Some of the highlights:
Effective October 17th, all mortgages that require mortgage default insurance, which are typically those with less that 20% down payment, will now require borrowers prove they can qualify based on a higher mortgage rate set by the Bank of Canada called the “benchmark rate”. This measure was previously in place for mortgages with terms less than 5 years or variable rate mortgages, but will now apply to all mortgages, including 5-year fixed rate mortgages.
Effective October 3rd, a tax loophole was eliminated that allowed non-residents to buy homes in Canada, and then get a tax exemption to avoid paying capital gains when selling that home by claiming it as a principal residence. This increased scrutiny will ensure that the capital gain exemption is not abused, specifically by preventing non-residents from becoming residents then buying and selling a property in the same year.
The Government will continuously monitor the housing market to ensure that Canada’s housing finance system is healthy, competitive and stable by ensuring the market is balanced and appropriately reflects all parties’ abilities to share in the management of housing risks..
Here are the changes in a nutshell:
- “Mortgage Rate Stress Test” for ALL insured mortgages
This means that all insured mortgages will now be qualified at the Bank of Canada Benchmark Rate (currently 4.64%) instead of the contract rate offered on their commitment. This change is scheduled to come into effect on October 17, 2016.
- “Safer Lending”
This means that mortgages insured through portfolio (‘bulk’) insurance must now meet the same criteria as those that are high ratio insured. This change is scheduled to come into effect on November 30, 2016.
- Closing “loopholes” on taxes
This essentially refers to the fact that the capital gains exemption on principal residences should only apply to residents of Canada. There has been discussion around this item for some time. The Provincial Government of British Columbia introduced a 15% Provincial Transfer Tax earlier this year. Given the heated markets of Vancouver and Toronto, this policy is not seen as a big surprise.
In addition there is further discussion about ‘sharing in risk’ that is currently borne in large part by the three mortgage insurers – Canada Mortgage and Housing Corporation, Genworth Financial and Canada Guaranty, . While high ratio and portfolio insurance funders pay for this risk, there is discussion about sharing in the cost of losses beyond just the mortgage insurance companies. This in and of itself could have significant implications.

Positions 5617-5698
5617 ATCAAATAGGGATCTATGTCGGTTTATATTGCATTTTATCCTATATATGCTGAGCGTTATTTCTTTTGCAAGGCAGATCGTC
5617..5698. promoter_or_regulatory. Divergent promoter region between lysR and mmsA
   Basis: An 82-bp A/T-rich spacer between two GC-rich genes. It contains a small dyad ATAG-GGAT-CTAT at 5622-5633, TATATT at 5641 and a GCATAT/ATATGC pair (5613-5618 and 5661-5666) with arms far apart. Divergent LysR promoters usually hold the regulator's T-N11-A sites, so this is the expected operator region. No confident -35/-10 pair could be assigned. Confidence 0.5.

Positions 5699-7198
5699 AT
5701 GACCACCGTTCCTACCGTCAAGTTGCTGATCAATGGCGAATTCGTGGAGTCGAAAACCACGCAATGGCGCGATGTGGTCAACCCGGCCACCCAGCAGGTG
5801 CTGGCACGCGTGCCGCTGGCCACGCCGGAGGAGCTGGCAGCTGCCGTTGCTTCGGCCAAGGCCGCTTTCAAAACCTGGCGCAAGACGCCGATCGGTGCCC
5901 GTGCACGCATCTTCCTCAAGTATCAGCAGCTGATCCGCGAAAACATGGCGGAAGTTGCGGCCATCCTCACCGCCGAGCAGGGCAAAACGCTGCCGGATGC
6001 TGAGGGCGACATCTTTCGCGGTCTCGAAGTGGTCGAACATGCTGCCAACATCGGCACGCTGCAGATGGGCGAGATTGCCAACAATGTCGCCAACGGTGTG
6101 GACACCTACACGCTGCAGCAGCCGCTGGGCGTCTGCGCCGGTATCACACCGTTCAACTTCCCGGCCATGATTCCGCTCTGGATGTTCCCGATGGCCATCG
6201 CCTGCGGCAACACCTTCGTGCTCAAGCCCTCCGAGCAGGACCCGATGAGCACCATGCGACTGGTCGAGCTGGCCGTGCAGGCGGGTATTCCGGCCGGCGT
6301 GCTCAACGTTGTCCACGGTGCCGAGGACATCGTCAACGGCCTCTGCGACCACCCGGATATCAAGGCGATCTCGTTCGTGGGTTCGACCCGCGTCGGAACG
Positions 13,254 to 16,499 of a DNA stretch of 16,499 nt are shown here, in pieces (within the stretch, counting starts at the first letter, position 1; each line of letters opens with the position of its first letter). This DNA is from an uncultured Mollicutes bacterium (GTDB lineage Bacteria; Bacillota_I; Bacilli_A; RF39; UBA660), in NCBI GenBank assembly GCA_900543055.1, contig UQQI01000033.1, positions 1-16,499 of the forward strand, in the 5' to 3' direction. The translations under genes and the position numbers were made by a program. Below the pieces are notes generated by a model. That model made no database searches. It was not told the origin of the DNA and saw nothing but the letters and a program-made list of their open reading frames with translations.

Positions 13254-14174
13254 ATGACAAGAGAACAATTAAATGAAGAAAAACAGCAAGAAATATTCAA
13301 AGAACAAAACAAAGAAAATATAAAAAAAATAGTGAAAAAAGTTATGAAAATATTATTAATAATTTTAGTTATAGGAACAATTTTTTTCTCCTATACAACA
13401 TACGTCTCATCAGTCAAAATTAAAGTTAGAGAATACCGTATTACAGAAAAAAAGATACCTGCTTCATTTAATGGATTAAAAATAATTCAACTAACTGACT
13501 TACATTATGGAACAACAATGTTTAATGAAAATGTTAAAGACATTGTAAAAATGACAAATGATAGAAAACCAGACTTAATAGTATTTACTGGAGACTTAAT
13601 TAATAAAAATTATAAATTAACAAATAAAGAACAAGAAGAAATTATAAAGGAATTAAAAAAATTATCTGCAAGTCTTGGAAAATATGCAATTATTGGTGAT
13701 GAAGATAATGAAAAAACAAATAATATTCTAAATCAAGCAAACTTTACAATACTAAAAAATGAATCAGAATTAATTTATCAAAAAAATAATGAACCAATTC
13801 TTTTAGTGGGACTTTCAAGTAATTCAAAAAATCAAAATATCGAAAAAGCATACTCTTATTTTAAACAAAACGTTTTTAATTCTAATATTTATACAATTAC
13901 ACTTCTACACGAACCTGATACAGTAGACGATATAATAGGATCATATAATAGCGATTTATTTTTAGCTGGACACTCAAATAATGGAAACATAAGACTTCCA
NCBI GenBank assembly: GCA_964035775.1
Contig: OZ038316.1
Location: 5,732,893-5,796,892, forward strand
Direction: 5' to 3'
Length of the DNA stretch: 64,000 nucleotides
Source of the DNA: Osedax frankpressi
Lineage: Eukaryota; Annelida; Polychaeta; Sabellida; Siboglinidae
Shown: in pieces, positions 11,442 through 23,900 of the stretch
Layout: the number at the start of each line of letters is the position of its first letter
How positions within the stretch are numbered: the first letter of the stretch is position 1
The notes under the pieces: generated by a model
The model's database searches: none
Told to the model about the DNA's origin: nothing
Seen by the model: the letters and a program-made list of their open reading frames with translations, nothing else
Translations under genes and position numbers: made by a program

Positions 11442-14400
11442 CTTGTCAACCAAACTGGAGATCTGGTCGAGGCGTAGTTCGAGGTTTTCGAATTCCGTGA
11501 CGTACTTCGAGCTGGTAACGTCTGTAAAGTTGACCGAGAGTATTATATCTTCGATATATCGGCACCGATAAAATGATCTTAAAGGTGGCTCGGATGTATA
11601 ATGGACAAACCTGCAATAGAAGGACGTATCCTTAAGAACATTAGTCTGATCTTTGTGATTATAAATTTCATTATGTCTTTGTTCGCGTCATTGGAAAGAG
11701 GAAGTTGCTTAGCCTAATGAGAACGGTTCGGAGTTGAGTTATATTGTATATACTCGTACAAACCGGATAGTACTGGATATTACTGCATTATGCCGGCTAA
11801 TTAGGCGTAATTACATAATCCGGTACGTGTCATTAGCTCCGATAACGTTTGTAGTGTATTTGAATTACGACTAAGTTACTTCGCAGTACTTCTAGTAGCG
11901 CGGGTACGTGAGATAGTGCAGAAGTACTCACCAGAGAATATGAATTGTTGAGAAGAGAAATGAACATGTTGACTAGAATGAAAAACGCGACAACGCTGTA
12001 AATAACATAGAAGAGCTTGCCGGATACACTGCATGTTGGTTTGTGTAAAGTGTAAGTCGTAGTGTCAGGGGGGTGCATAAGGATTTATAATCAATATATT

Reviewing the changes, I have a number of thoughts regarding the broader implications.
First, we need to consider the end customer. More analysis must be completed to fully understand the number of homeowners who had planned to purchase in the next couple of years, but will no longer qualify. It would be worthwhile to also look at the number of Canadian households that have made purchases in the past few years who, under these new guidelines, would not have been able to do so. From what we have gathered, those who already have mortgage insurance policies in place should continue to be qualified on the contract rate going forward (i.e. at renewal).
Although the architect of these new rules, The Department of Finance sets national policies, it needs to be aware of regional consequences. In short, fewer buyers mean less demand for housing, which, in this writer’s humble opinion will certainly have effects on home prices While some may feel that is desirable for certain markets like Vancouver and Toronto, this change will impact home buyers in many other markets across Canada. Some of those markets have had flat or even depressed prices for a number of years, especially hard-hit areas as in the oil patch. Alberta, for example, has seen housing sales continue to slump this year after falling sharply in 2015 because of the drop in oil and gas prices, a new Canada Mortgage and Housing Corp. report shows. Sales through the Multiple Listing Service were down 11 per cent in the first seven months of this year, following a decline of 21 per cent, to 56,477 units in 2015, according to a report released recently. This weakness contributed to a 0.7-per-cent price drop last July compared to July 2015, building on a 2.1-per-cent slump the previous year.
Could all of the above spell a ‘cooling off’ in the two overheated markets of Vancouver and Toronto? Oh for a crystal ball!!! Stay tuned, it’s not over yet!